Poor
 
Average
 
Good
 
Best
  App-V
Application Virtualization
Unidesk
Application Layering
App Compatibility
 
 
App Interoperability
 
 
Hypervisor Portability
 
 
Conflict Avoidance
App Isolation
 
 
Minimal IT Staffing
 
 
Minimal IT Skill
Tier 1 Staff
 
 
Install-free Reliability & Resource Efficiency
 
 
Image Reduction
One Gold OS & Apps
 
 
Deployment Speed
New Apps & Updates
 
 
Departmental & One-Off Apps
 
 
Storage Efficiency
 
 
License Optimization
 
 
Easy Rollback of Updates & Patches
 
 
Integration with Existing Provisioning
Tools for Image Delivery
 
 
Extend XenApp
Minimize Need for VDI
 
 
Cloud Support
 
 

As this table shows, Unidesk application layering offers many advantages for organizations that have diverse application requirements and multiple use cases:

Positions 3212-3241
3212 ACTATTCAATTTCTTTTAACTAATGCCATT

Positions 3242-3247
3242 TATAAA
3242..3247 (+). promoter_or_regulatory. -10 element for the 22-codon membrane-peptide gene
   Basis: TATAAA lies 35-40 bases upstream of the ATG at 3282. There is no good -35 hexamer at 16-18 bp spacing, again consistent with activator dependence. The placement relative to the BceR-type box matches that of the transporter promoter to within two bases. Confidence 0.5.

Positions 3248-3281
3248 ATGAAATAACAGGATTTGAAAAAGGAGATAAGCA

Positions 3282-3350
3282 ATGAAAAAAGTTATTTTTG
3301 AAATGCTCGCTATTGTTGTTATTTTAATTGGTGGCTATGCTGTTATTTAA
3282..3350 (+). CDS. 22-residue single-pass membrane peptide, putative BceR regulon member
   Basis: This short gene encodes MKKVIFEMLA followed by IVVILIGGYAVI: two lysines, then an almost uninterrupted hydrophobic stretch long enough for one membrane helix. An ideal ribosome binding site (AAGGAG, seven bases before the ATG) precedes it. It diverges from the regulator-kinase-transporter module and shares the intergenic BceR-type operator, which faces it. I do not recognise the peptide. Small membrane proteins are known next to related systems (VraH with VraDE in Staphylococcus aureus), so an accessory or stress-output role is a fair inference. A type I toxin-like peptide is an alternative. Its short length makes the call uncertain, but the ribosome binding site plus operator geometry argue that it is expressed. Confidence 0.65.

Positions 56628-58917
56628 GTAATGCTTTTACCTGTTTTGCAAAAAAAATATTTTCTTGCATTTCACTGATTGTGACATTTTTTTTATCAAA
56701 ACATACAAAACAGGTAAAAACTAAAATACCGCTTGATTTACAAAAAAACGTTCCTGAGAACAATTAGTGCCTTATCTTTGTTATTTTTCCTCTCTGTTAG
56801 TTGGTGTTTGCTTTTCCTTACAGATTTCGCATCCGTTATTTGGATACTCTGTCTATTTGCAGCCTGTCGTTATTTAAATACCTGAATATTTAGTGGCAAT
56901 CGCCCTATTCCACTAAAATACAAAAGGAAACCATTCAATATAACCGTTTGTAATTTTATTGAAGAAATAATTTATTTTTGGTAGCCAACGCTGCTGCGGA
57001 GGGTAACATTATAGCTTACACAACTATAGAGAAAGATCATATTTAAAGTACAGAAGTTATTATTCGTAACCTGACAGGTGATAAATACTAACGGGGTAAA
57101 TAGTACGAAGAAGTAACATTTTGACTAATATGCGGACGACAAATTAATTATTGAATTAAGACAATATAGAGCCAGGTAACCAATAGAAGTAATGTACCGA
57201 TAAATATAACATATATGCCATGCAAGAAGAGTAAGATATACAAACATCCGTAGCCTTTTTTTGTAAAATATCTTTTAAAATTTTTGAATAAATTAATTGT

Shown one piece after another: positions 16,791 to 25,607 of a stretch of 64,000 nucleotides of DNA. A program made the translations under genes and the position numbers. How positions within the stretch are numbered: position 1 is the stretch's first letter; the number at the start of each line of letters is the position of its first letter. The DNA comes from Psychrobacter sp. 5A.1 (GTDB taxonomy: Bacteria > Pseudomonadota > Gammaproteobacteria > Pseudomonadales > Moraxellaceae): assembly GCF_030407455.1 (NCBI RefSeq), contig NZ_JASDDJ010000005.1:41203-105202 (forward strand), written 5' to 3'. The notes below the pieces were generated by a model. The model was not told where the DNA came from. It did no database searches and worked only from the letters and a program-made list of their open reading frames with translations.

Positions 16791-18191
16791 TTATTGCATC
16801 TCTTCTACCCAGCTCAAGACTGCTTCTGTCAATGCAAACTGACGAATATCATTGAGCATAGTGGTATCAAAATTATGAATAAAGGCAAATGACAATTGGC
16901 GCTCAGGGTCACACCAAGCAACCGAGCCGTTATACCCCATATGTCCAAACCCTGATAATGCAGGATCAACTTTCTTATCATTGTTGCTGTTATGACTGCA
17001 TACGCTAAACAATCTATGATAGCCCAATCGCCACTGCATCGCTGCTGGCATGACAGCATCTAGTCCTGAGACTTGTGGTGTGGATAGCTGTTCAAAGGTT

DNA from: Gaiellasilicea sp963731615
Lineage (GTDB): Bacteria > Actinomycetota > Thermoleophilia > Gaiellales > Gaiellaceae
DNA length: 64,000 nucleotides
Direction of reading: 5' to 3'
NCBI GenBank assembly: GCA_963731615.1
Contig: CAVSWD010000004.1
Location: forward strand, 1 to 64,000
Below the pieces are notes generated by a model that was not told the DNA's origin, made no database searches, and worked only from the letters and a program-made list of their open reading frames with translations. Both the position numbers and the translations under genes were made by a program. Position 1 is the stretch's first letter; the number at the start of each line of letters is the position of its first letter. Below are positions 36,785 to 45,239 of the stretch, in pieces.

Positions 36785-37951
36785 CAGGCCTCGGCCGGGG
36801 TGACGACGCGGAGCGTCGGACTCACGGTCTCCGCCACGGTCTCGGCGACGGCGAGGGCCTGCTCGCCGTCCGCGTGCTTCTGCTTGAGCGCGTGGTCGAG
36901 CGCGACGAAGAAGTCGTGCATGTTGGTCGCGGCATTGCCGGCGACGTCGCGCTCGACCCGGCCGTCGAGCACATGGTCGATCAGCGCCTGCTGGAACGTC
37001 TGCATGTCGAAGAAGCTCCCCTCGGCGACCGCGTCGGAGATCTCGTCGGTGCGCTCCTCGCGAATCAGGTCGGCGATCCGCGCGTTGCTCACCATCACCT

• Lowest operational cost by reducing packaging times up to 80%, by enabling helpdesk and Tier 1 IT staff to take on application lifecycle management, and by eliminating image management.
  • Fastest delivery of apps to digital workspaces.
  • Greatest increase in user productivity by permitting app interoperability and enabling instant rollback of problematic updates.
  • Most flexibility and agility, with app layers that can be moved between hypervisors, end user computing platforms, and the cloud.

This is why Gartner rated application layering to be the best way to deliver applications in VDI environments and why Unidesk is winning awards for its latest release:

Now that you better understand the differences between App-V and Unidesk, try Unidesk in your own environment to experience the differences for yourself.

Thinking of using App-V and Unidesk together? Read about the benefits of a joint App-V and Unidesk solution for robust application management. 

What is your experience with application virtualization compared to application layering? Write a comment to let us know!

Topics: Application Virtualization, Layering, App-V

Posted by Thomas Willingham on Sep 26, 2016